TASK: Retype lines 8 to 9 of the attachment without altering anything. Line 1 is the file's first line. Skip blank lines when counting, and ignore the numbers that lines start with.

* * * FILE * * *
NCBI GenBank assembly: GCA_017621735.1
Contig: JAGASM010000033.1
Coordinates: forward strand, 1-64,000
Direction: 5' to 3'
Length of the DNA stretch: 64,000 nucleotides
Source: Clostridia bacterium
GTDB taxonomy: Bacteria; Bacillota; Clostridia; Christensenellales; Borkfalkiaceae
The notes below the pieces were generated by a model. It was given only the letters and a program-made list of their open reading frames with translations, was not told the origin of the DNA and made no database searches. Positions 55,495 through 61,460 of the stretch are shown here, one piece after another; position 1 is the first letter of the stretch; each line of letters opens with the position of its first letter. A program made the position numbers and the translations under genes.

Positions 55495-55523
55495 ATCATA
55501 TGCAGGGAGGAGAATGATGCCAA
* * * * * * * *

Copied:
The notes below the pieces were generated by a model. It was given only the letters and a program-made list of their open reading frames with translations, was not told the origin of the DNA and made no database searches. Positions 55,495 through 61,460 of the stretch are shown here, one piece after another; position 1 is the first letter of the stretch; each line of letters opens with the position of its first letter. A program made the position numbers and the translations under genes.

Positions 55495-55523